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Peaky Blinders : The Redemption of Thomas Shelby – Birmingham Hippodrome

Reviewer: John Kennedy

Music: Roman GianArthur and Nate Wonder

Writer: Steven Knight CBE

Director and choreographer: Benoit Swan Pouffer

Strictly meets post WW1 Brummie street-crime with full-on, lock, stock, two-barreled, ‘This is our Zone Boys!’ braggadocio. Meet the mean, cobbled-lane slum Digbeth dudes in de rigour flat-caps. Rambert just licks up this sort of challenge for breakfast and then raids the Rag Market for costume inspiration after a light lunch of distilled shooting-star spangled dancing dust. Derby hats are worn by the chain-slaver factory bosses who are about to experience an extreme change of management.

For the Rambert renowned ballistic-balletic aesthetic, this gig presents an intriguing conundrum. How to dance-match the eponymous smash-hit TV series? The innovative weapon of choice being a flat-cap pimped with sewn-in concealed razor blades, were a Peaky to doff his cap, it certainly wouldn’t be out of deference. A sort of proto-Brummie bowler hat nudge to Ian Fleming’s Oddjob.

Appropriate then that the Rambert collective return to the Brum motherlode (in close collaboration with the Birmingham Hippodrome) of inspiration – and better get it right, there’s a thirty-foot powered-up, exoskeletal Bull on the loose wanting a winter refuge – and he’s not happy – especially with these cocky out-of-towners. But they come up good alright.

Writer Stephen Knight has to condense a familiar story arc for those of a Peaky persuasion into a two-act convincing dance construct. Benoit Swan Pouffer as Director/Choreographer has a job on his hands – the Rambert are a legendary, rebellious, frisky lot and need a firm hand. His take on diplomacy and direction is to absolutely let the dancers have his own way. Result. Composer and Music Supervisor, Roman GianArthur has a monumental challenge to coalesce his original score, together with fractal, fractured sound sculptures and a live Rock combo of astronomic grit. The ubiquitous tolling-bell signature song, Red Right Hand, from Nick Cave and The Bad Seeds, as a narrative through-line, together with Frank Carter and The Rattlesnakes – anyone? seems perfectly apposite. Add some Laura Mvula/Black Rebel Motorcycle Club and it’s about to get kicking – several feet in the air and then some.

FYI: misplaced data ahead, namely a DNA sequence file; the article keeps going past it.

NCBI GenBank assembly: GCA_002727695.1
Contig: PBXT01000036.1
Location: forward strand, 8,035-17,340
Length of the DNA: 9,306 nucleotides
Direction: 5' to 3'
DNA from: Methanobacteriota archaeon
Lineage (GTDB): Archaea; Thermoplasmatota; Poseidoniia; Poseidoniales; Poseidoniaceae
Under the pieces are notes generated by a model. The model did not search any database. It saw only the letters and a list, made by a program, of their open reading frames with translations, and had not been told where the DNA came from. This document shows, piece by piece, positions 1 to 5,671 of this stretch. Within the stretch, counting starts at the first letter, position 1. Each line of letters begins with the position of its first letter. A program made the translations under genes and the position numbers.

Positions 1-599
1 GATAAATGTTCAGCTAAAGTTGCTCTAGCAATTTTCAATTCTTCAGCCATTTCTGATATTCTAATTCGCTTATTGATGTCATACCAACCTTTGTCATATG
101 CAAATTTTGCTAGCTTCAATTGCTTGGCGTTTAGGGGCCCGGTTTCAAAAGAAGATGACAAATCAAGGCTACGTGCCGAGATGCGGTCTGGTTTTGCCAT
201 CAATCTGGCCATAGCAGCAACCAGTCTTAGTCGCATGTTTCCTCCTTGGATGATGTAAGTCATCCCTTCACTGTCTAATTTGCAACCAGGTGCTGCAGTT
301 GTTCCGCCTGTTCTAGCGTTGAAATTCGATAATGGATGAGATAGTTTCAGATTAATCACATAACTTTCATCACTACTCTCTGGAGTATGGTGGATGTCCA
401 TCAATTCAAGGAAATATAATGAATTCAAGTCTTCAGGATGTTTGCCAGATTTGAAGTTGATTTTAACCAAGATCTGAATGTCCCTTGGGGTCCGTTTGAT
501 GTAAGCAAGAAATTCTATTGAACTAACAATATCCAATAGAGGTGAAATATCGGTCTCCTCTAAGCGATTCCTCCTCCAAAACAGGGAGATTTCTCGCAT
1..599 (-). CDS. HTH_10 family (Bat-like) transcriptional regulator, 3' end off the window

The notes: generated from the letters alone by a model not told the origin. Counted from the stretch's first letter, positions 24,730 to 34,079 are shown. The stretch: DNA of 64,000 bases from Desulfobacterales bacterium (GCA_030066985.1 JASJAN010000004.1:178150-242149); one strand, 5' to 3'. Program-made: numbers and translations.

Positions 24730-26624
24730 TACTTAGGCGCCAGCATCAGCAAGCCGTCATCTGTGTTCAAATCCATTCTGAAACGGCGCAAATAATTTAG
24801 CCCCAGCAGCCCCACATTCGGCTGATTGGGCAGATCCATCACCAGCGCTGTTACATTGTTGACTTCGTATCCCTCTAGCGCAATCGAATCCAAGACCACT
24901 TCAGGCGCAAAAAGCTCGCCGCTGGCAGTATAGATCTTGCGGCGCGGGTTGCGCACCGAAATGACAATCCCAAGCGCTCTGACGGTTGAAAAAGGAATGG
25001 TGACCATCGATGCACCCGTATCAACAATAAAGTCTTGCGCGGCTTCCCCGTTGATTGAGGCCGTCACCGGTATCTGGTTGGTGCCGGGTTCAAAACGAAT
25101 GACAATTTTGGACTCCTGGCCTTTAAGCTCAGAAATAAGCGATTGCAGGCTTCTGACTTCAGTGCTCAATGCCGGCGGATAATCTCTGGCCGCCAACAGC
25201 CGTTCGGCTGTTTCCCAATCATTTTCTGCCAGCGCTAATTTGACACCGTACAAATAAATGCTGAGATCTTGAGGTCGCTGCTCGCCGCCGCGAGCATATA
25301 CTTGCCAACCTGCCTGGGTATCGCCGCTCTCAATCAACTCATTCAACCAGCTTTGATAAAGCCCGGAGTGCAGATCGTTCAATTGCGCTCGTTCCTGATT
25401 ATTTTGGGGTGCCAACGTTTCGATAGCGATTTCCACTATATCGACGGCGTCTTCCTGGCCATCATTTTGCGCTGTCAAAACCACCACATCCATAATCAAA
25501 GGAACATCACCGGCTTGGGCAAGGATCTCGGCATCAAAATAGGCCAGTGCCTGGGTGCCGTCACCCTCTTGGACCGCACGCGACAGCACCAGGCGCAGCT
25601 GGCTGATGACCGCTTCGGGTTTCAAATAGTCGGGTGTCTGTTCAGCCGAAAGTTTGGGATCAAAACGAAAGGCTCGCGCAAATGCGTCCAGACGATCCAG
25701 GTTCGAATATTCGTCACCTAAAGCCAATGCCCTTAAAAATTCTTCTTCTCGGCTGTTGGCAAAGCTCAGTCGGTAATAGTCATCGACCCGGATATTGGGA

Act 1 follows a linear timeline narrative establishing the Shelby boys consumed by the grotesque carnage of WW1 trench warfare, with some canny minimalist stage constructs from set designer, Moi Tran and her team. Natasha Chivers’ lighting design laughs at those supposed CGI wizards still struggling with the misconception that theatre light lacks a multi-dimensional, plasticity of space and sheer, audacious brio. The rise and gangland expansion of the Shelby brand explodes with surreal exposition when they announce their Under New Management Nightclub venture. A set-piece of incredible verve, sleaze and brooding menace.

The fruits of Tommy’s money-to-throw-away ascendancy have him stripped to his ‘smalls’ at the tailors. Inside many a head an imaginary Tannoy announces, ‘Ladies and gentlemen, Adonis is now in the building!’ There are palpable pockets of primal-sigh surrender, some women faint, even more men tremble. The connection is made. This ensemble clearly has implant spines of rubber and Teflon-coated muscle sinew. They laugh at gravity, take three-dimensional movement as a starting point, back bending pliant as otters in olive oil, rollercoasters whipping inside a Mobius-strip of infinite motion. Payback time for the Shelbys is revenge tasted cold. Gangland Spoiler alert – Tommy’s Blood Wedding (Game of Thrones drones just behave) does what it says on the barrel. Tommy’s destroyed. Blackout.

Act 2 opens with Tommy’s surreal opium den descent into grief-denial addiction. The set design boasts a military-style field hospital with a regimented series of neon-strip-lit beds. Sprawled NAAFI issue blankets cover the iron-framed beds as if suggestive sarcophagus lids. The ‘Smoking Dragon’ breathes its pernicious, taloned horror.

Spellbinding though this set-piece is, and there are some equally remarkable, the point is taken, absorbed and processed with relish. It has worthy precedents, not least Coppola’s real whiskey-induced drunken mirror smashing Martin Sheen’s mayhem in Apocalypse Now. The denial of the truth’s reflection not lost on those catching Tommy studiously avoiding the opaque, shimmering metallic surface meandering in and out of the austere set design used to maximum spatial effect. There’s a niggling sense that the point being made, it’s time to move on.

A shower Poppy Euphoria marks Tommy’s catharsis as the ghost of Grace visits him for the last time. The climactic Battle of Charlie’s Yard is a set-piece worthy of West Side Story meets Kurosawa. Just watch out for the spandex-brown police-dogs tableau. Astonishing. Redemption comes at last for Tommy. Brum’s thirty-foot Bull is assuaged. Rock on Tommy. Saltation in space with booster boots, Ballet Rambert begs the question: is God missing some Angels?

Runs Until 2 October 2022 and on tour

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The Central team is under the editorship of Selwyn Knight. The Reviews Hub was set up in 2007. Our mission is to provide the most in-depth, nationwide arts coverage online.

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